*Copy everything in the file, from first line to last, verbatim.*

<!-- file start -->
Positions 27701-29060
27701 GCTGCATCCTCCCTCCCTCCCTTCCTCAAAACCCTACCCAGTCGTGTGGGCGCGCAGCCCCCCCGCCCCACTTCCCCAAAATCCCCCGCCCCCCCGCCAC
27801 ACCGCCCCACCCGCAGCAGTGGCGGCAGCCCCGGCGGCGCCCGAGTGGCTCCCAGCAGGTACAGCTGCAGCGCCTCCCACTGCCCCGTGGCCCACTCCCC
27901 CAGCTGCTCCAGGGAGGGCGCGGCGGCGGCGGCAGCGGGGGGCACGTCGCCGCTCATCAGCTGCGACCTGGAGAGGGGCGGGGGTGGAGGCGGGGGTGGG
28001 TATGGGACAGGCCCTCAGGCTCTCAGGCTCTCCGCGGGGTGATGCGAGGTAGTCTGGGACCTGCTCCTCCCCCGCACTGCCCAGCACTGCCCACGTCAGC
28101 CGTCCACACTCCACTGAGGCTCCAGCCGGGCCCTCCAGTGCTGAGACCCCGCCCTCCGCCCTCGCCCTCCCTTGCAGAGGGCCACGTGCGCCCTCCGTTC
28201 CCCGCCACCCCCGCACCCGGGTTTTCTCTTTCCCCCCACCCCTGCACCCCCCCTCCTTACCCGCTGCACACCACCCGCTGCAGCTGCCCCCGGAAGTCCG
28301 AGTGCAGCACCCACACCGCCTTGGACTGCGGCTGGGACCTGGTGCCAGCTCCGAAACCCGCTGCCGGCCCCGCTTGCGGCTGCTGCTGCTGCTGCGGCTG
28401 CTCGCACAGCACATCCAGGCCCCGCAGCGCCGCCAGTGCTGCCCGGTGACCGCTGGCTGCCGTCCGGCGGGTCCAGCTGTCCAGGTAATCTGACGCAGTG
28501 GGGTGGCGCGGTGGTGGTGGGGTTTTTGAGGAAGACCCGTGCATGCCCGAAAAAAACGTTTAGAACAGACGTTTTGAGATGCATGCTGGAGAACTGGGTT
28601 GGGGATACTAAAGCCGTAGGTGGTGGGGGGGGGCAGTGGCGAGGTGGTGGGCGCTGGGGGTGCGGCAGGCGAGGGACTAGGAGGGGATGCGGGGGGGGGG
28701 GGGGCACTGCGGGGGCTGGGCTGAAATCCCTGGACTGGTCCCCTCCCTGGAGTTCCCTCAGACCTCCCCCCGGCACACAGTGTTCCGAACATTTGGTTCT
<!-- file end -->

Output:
Positions 27701-29060
27701 GCTGCATCCTCCCTCCCTCCCTTCCTCAAAACCCTACCCAGTCGTGTGGGCGCGCAGCCCCCCCGCCCCACTTCCCCAAAATCCCCCGCCCCCCCGCCAC
27801 ACCGCCCCACCCGCAGCAGTGGCGGCAGCCCCGGCGGCGCCCGAGTGGCTCCCAGCAGGTACAGCTGCAGCGCCTCCCACTGCCCCGTGGCCCACTCCCC
27901 CAGCTGCTCCAGGGAGGGCGCGGCGGCGGCGGCAGCGGGGGGCACGTCGCCGCTCATCAGCTGCGACCTGGAGAGGGGCGGGGGTGGAGGCGGGGGTGGG
28001 TATGGGACAGGCCCTCAGGCTCTCAGGCTCTCCGCGGGGTGATGCGAGGTAGTCTGGGACCTGCTCCTCCCCCGCACTGCCCAGCACTGCCCACGTCAGC
28101 CGTCCACACTCCACTGAGGCTCCAGCCGGGCCCTCCAGTGCTGAGACCCCGCCCTCCGCCCTCGCCCTCCCTTGCAGAGGGCCACGTGCGCCCTCCGTTC
28201 CCCGCCACCCCCGCACCCGGGTTTTCTCTTTCCCCCCACCCCTGCACCCCCCCTCCTTACCCGCTGCACACCACCCGCTGCAGCTGCCCCCGGAAGTCCG
28301 AGTGCAGCACCCACACCGCCTTGGACTGCGGCTGGGACCTGGTGCCAGCTCCGAAACCCGCTGCCGGCCCCGCTTGCGGCTGCTGCTGCTGCTGCGGCTG
28401 CTCGCACAGCACATCCAGGCCCCGCAGCGCCGCCAGTGCTGCCCGGTGACCGCTGGCTGCCGTCCGGCGGGTCCAGCTGTCCAGGTAATCTGACGCAGTG
28501 GGGTGGCGCGGTGGTGGTGGGGTTTTTGAGGAAGACCCGTGCATGCCCGAAAAAAACGTTTAGAACAGACGTTTTGAGATGCATGCTGGAGAACTGGGTT
28601 GGGGATACTAAAGCCGTAGGTGGTGGGGGGGGGCAGTGGCGAGGTGGTGGGCGCTGGGGGTGCGGCAGGCGAGGGACTAGGAGGGGATGCGGGGGGGGGG
28701 GGGGCACTGCGGGGGCTGGGCTGAAATCCCTGGACTGGTCCCCTCCCTGGAGTTCCCTCAGACCTCCCCCCGGCACACAGTGTTCCGAACATTTGGTTCT